The potential application of this approach as an aid in the primary diagnosis of patients is illustrated in patient 69 with a germ cell tumor. Three available LP-WGS profiles from an LB of the pleural fluid and plasma-derived ctDNA showed a complex degree of genetic abnormalities involving most of the chromosomes, but which included copy number gains of chromosome 1 and 12 that are characteristic of germ cell tumor. The use of LP-WGS of cfDNA in conjunction with other clinical biomarkers such as AFP, may ultimately provide a non-invasive means of molecular diagnosis and evaluating clonal evolution in pediatric patients with solid tumors.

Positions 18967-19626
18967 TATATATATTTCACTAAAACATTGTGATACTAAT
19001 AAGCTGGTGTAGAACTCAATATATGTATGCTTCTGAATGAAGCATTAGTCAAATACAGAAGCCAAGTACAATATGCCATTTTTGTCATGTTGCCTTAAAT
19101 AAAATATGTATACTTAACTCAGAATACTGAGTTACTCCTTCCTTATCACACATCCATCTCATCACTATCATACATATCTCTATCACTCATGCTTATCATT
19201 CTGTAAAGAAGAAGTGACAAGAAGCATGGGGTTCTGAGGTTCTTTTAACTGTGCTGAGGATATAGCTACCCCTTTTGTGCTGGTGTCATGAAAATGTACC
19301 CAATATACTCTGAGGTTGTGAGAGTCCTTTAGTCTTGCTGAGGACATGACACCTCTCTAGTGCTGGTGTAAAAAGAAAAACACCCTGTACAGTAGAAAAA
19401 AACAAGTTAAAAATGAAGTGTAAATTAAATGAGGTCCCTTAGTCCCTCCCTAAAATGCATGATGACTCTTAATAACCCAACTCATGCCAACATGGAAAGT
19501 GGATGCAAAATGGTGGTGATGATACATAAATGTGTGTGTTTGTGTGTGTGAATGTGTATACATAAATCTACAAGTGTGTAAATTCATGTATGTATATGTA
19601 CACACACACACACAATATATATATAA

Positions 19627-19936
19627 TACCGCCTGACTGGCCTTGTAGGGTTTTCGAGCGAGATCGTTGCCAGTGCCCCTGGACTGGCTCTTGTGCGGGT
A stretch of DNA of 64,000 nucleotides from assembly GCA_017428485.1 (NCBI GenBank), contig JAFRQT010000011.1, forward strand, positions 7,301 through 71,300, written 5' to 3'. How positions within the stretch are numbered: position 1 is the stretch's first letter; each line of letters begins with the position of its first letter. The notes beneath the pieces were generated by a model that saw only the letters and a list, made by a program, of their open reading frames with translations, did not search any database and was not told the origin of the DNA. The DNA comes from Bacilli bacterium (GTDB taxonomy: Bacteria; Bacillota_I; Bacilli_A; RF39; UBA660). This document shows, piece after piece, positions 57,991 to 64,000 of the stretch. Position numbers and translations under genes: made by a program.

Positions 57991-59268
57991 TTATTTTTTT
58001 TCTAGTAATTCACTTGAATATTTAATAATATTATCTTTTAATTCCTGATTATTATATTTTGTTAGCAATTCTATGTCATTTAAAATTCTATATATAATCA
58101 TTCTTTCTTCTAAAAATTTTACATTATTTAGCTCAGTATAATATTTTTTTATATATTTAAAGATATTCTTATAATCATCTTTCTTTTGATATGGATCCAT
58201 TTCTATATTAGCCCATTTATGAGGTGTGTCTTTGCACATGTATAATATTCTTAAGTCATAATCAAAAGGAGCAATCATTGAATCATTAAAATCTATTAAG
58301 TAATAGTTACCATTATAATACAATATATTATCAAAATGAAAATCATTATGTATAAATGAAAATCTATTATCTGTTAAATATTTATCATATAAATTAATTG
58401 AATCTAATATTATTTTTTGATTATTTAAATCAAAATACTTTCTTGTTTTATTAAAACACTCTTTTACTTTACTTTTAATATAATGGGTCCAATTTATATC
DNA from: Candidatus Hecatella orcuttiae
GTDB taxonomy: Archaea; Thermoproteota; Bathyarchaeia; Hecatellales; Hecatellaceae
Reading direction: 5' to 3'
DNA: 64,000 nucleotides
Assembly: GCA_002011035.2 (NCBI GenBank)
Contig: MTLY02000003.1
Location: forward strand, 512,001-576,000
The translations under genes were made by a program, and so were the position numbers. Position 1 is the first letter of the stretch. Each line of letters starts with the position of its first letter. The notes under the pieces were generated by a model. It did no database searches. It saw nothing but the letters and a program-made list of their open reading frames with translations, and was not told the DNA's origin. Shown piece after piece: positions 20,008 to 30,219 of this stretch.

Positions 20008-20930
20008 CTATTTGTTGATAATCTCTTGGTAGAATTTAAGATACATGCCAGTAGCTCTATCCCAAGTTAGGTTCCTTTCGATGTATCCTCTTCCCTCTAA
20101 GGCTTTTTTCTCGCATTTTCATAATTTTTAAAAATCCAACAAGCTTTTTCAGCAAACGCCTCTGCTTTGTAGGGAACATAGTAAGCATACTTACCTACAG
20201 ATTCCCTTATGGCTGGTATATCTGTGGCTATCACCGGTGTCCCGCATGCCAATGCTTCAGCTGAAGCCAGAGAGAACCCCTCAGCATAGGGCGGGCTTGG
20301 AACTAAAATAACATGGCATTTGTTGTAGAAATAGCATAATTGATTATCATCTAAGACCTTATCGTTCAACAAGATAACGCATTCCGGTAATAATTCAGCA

To improve sensitivity in detecting ctDNA, fragmentomic analysis is an effective method for distinguishing ctDNA from non-cancer-derived cfDNA fragments in different tumor types such as glioma32,33, renal and pancreatic cancer32, as well as soft-tissue sarcoma28. By looking at the proportion of short fragments <150 bp we show that pediatric tumor types may also be classified by tumor burden (Supplemental Fig. 4). Hepatic tumors and Ewing sarcoma appear to have the highest tumor burden with a high proportion of short ctDNA-derived fragments less than 150 bp. Similar patterns were evident when comparing tumor fraction estimates from ichorCNA30 and cfDNA yield per mL between the different cancer types. Combined, we show that ctDNA detectability may vary by tumor type, since some types of cancer may carry a higher proportion of ctDNA fragments. This hypothesis has been tested recently by a quantitative approach to measuring mutant ctDNA fragments in adult cancer patients12. Neuroblastoma and prostate cancers seemed to have the highest proportion of KRAS mutant ctDNA fragments when compared to medulloblastomas and gliomas12. Since our analysis was limited by the small cohort size and varying patterns between tumor types, a larger cohort would allow us to affirm our conclusions on the applicability of fragment size analysis in detecting ctDNA and distinguishing tumor types in pediatric cancers.